On March 8 US Department of State released its report on human rights practices
in 2005 in different countries of the world, prepared by the Bureau of Democracy,
Human Rights, and Labor.
Referring to the situation of freedom of speech and press in Armenia, US Department
of State notes in particular “while the law provides for freedom of speech and
of the press, the government partially limited freedom of speech” and “there
were incidents of violence, intimidation, and self-censorship in the press”.
According to the authors of the report, private print media actively expressed
various views, “but no newspaper was completely independent of the patronage
from economic or political interest groups or individuals”.
Because of low newspaper circulation, most people in Armenia relied on broadcast
media for information, which, similarly to print media, are mainly private.
“In the capital and regional cities, private television stations offered generally
independent news coverage of good technical quality.” Alongside this, the report
emphasizes, that the substantive quality of TV and radio news reporting varied
due to self-censorship by journalists and the stations’ dependence on patronage.
The major broadcast media “generally kept to progovernment lines”. “Economic
pressure on broadcast media was more common than outright political pressure,
including authorities requesting bribes, and advertising revenues used to influence
The report runs that senior officials of RA President’s office “continued to
provide policy guidance” to First Channel of Public Television of Armenia. While
its coverage was mainly factual, First Channel avoided editorial commentary
or criticism of the government.
Not giving broadcast license to “A1+”, “one of the country’s last independent
television stations”, was, as observers think, politically motivated for criticizing
President Kocharian’s administration. The attempts of the TV Company to resume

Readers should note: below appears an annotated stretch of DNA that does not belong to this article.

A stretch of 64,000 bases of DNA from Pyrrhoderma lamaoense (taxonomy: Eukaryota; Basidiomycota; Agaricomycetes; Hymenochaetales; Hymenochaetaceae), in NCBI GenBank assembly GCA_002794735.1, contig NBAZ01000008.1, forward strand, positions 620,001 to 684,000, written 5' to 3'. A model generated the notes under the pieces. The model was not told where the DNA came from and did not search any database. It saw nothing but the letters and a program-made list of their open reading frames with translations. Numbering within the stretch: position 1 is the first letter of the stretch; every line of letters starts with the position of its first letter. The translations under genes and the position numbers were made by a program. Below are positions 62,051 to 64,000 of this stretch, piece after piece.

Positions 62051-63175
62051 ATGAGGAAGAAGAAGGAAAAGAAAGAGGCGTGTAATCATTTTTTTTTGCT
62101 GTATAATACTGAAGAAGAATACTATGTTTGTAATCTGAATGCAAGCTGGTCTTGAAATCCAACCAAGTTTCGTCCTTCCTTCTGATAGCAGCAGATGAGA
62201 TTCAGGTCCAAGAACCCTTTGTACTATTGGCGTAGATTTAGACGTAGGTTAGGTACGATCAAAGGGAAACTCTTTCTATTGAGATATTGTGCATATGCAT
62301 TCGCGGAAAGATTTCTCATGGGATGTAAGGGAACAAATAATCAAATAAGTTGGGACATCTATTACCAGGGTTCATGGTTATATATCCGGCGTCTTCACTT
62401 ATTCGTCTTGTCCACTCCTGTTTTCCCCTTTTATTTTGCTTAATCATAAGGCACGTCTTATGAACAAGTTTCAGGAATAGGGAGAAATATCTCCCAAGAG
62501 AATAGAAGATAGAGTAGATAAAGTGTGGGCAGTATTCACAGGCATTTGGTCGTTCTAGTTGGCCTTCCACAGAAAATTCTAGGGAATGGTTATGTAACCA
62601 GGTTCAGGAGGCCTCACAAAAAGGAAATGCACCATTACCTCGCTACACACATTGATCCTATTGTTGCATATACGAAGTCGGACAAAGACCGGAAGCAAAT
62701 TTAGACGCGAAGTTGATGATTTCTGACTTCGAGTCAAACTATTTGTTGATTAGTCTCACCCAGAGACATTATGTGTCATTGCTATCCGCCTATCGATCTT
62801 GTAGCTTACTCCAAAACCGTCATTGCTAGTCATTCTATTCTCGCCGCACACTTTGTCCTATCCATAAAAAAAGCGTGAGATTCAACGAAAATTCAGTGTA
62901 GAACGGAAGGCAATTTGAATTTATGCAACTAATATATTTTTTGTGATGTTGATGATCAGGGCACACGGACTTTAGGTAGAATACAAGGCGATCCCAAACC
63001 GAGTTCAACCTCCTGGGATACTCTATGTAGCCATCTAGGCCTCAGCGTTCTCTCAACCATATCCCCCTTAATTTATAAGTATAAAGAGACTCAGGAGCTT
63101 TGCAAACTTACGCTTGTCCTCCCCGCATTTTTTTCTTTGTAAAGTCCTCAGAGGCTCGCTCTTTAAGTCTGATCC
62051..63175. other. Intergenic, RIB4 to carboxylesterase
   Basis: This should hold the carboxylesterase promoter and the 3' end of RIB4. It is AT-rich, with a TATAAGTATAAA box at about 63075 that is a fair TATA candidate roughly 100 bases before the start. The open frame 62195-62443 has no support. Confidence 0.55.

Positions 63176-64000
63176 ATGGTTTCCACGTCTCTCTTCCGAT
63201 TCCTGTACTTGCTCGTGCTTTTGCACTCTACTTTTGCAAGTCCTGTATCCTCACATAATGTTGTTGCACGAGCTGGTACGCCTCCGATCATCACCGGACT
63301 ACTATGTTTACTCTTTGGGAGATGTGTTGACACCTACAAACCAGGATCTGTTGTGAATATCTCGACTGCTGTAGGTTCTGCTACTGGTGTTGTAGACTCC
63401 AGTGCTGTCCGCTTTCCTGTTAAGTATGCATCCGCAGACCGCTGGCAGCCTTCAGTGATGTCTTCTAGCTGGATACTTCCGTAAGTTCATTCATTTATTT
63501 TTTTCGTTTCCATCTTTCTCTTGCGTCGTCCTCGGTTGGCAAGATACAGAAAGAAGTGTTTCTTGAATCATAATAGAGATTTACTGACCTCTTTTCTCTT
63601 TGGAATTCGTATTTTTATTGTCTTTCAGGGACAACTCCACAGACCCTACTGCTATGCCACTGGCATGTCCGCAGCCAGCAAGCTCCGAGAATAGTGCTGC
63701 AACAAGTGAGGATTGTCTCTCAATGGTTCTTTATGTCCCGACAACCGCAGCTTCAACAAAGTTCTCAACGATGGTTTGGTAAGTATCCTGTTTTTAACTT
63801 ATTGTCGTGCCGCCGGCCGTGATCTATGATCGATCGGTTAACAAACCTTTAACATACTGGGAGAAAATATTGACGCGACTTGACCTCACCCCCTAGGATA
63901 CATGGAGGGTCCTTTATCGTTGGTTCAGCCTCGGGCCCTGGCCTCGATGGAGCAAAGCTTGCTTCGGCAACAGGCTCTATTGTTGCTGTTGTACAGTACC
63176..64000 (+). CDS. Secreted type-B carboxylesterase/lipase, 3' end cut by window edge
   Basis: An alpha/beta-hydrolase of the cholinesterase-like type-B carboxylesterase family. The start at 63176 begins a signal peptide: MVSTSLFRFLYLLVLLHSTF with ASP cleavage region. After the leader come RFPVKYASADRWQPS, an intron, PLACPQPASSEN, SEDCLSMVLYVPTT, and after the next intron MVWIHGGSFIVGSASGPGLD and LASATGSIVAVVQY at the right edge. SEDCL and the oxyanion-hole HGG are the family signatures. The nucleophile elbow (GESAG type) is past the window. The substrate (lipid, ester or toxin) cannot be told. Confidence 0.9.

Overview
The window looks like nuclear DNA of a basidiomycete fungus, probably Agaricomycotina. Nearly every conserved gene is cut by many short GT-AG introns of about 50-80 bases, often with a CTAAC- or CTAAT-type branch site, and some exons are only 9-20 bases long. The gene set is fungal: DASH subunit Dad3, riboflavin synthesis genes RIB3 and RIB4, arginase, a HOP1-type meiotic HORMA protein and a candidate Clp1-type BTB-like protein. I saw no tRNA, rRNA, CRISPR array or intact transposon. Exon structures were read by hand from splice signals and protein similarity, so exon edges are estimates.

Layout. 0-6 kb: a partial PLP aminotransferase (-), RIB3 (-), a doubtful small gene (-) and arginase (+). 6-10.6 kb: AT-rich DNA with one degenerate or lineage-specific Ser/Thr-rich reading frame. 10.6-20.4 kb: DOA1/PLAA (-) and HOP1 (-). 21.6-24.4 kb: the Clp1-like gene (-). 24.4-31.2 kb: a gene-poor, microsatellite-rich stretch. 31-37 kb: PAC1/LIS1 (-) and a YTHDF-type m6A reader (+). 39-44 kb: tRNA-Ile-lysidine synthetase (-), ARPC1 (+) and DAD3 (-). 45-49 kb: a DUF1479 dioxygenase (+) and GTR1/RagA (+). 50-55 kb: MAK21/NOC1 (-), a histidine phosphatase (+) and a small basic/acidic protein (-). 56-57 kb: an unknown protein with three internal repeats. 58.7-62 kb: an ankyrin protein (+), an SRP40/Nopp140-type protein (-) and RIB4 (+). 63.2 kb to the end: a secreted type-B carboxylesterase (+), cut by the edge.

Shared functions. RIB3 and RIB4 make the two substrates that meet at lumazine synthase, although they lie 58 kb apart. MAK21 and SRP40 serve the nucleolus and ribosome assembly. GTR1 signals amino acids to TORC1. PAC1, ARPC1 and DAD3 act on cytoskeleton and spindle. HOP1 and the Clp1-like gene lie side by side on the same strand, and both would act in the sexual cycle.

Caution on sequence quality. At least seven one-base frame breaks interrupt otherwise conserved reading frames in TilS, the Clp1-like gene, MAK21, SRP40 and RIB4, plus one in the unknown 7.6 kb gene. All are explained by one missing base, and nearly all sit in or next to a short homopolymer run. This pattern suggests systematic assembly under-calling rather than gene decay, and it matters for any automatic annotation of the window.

air are still unsuccessful, the report notes.
According to US Department of State, foreign media overall freely operate on
the territory of the country. At the same time, for three days beginning on
the day of the constitutional referendum (November 27, 2005), Radio “Free Europe”/Radio
“Liberty” broadcasts were periodically inaudible. The Public Radio of Armenia
(the First Program of which is aired on the same frequency as the Armenian Service
of RFE/RL) explained these disruptions by technical problems. However, “some
observers alleged the disruptions were politically motivated”, the report says.
Harassment of the journalists is still a problem, the State Department emphasizes,
noting that “there were unconfirmed reports of incidents of harassment and intimidation
of journalists outside the capital”.
In contrast to the previous years, in 2005 “there were no reports of police
beating journalists”. One of the official documents of the Ministry of Foreign
Affairs mentioned one case “involving possible violence against a reporter”
still under investigation, “at year’s end the circumstances surrounding the
case were unclear”. The report also refers to a very mild punishment on the
case of assaulting a photo reporter in August 2004 in Tsaghkadzor.
“There was no official censorship; however, there were continued reports of
intimidation of journalists, and some print journalists continued to practice
self-censorship to avoid problems with the government and because of pressure
from official sources”, the report stresses. US Department of State concluded
that “during the year there were no charges brought against journalists for
libel of a public official”.